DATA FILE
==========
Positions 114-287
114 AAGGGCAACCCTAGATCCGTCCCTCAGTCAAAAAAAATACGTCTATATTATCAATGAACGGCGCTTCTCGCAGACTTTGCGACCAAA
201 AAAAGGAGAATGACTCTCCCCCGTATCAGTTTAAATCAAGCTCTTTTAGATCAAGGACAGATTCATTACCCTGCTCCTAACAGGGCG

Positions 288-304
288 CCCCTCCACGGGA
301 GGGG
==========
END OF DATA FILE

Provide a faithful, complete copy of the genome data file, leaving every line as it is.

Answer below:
Positions 114-287
114 AAGGGCAACCCTAGATCCGTCCCTCAGTCAAAAAAAATACGTCTATATTATCAATGAACGGCGCTTCTCGCAGACTTTGCGACCAAA
201 AAAAGGAGAATGACTCTCCCCCGTATCAGTTTAAATCAAGCTCTTTTAGATCAAGGACAGATTCATTACCCTGCTCCTAACAGGGCG

Positions 288-304
288 CCCCTCCACGGGA
301 GGGG